Bedeviled By Little Flower
Arverne resident Eulalio Texidor has seen the bad side of life as a Vietnam veteran and a longtime resident of Arverne.
However, he says he has never seen anything like the treatment he has received over the past three years by the city’s Administration for Children’s Services (ACS) and by Little Flower, an agency that has custody of his grandchildren over that span of time; and an agency that has had problems with the city in the past.
“They have made my life and that of my daughter, Carmen, a living hell,” Texidor told The Wave recently.
Texidor admits that his daughter, now 21, is partially responsible for the family’s problems with the city.
When she was younger, Carmen was a runaway from home and used drugs. He says, however, and records show he is correct, that she is now clean of drugs and has passed both a drug treatment program and a parenting program provided by the Far Rockaway Treatment Center.
Yet a case manager at Little Flower, the agency with which the city’s ACS contracted, continues to force her to take drug tests and limits her contact with her older son.
Texidor listed his problems with Little Flower and its staff members. According to him and his records, the agency stopped him from seeing his older grandson; filed abuse charges against him because he is “too strict” with his daughter; changed court hearing times without notifying him and then charged that he missed the court dates; filed false reports that he never showed up for supervised visits at Little Flower; forced his daughter to leave his home and go live in a Jamaica shelter; handed the older son to his father’s parents even though the father is not listed on the baby’s birth certificate; told his daughter that she had to move from his home because he “is a bad influence on you”; and intimated that his problems would go away if he made a substantial donation to the Little Flower.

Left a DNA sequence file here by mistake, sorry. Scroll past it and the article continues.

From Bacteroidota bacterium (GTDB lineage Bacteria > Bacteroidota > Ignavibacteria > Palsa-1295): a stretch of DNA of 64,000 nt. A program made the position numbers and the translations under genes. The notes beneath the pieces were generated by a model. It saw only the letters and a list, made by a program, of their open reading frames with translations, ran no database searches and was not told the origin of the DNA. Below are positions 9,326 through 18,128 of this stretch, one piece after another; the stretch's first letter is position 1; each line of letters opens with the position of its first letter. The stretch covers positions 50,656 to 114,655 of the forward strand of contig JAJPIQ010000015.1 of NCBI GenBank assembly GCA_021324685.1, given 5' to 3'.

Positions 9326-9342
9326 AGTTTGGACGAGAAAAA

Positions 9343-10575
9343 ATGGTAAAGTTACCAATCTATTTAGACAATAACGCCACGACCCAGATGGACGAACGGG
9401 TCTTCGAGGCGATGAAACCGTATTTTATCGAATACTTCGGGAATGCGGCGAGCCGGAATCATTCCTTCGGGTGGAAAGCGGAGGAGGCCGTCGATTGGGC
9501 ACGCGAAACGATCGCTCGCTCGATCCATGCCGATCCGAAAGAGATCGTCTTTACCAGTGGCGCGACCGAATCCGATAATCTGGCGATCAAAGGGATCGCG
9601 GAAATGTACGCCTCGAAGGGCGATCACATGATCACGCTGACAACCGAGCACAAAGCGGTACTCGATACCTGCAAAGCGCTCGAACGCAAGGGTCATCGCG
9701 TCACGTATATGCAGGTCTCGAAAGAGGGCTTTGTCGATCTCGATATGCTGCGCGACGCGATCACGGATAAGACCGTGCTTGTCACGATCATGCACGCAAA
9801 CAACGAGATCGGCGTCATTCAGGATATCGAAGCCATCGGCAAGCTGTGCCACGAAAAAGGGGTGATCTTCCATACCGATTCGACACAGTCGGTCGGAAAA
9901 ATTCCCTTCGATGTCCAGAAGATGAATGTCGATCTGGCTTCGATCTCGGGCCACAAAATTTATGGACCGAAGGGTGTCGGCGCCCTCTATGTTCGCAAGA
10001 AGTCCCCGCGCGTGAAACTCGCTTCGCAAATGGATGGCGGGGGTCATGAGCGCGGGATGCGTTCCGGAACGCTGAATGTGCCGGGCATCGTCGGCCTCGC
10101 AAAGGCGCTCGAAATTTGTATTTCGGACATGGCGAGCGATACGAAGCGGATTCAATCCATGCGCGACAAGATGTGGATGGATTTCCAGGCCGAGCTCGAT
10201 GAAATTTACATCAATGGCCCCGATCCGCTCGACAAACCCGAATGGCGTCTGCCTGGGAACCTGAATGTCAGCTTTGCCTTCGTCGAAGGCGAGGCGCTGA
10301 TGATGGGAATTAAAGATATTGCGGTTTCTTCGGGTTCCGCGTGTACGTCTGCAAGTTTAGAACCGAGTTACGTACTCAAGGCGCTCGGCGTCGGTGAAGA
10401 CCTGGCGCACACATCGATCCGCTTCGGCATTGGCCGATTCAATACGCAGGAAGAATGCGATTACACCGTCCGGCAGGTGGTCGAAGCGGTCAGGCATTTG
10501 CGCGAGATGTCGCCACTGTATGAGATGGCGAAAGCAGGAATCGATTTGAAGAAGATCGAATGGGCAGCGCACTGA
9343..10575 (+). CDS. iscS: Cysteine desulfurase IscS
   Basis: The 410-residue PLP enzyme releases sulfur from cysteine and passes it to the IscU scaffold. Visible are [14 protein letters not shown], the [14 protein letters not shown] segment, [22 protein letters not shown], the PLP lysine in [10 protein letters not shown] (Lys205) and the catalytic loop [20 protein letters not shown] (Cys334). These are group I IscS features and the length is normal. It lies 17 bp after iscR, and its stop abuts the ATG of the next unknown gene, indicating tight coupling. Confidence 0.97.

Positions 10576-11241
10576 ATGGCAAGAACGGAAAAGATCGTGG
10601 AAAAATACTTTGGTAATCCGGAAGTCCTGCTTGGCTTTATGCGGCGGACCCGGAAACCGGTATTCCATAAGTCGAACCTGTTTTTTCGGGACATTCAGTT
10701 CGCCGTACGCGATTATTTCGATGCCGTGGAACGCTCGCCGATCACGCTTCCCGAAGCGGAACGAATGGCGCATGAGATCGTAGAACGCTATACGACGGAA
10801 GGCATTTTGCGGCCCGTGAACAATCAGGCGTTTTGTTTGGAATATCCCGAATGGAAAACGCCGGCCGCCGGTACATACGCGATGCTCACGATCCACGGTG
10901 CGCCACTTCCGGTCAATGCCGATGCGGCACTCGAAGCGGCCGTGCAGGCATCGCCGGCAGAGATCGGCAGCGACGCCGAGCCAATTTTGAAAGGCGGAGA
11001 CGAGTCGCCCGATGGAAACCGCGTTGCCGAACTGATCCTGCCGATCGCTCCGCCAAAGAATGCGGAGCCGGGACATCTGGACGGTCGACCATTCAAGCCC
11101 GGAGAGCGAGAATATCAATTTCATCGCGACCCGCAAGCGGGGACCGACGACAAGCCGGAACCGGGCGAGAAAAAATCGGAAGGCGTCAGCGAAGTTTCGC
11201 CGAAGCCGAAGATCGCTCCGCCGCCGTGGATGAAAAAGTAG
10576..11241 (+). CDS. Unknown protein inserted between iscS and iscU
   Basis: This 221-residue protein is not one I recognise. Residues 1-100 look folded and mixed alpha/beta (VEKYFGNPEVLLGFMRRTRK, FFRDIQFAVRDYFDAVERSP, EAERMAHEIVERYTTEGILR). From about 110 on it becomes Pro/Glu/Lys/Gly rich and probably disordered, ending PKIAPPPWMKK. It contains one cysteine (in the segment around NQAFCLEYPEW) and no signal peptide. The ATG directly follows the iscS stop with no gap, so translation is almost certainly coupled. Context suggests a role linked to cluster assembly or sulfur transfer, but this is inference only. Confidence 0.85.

In addition, the Little Flower case manager strongly suggested that Carmen go live with the boy’s father, even though he is, Texidor says, involved with guns and drugs.
In September of 2010, Texidor says, his daughter got an order of protection against the child’s father, but the supervisor kept telling Carmen to go visit the father, whose parents have the older child.
Texidor admits that he is sometimes belligerent with Little Flower officials.
He tapes all of their conversations and once called police to remove them from his home during a home visit.
“They are punishing my daughter because they don’t like me,” he says.
Now, nearly three years after the city’s proceeding against Texidor’s daughter began, her older son is removed from her and her younger son lives with her father, who is trying to get custody of the boy.
Texidor is frustrated and angry and has brought charges against Little Flower, an organization that was censured by the city and with which the city cut all ties in 2010 over irregularities that the city declined to discuss due to contractual matters.
The agency sued, however, and its contracts were renewed for a ten-year period. Texidor says he will continue to fight.
“The most important thing is the children,” he said. “You can never give up.”
Both Little Flower and ACS declined to comment, citing privacy rights when there are small children involved.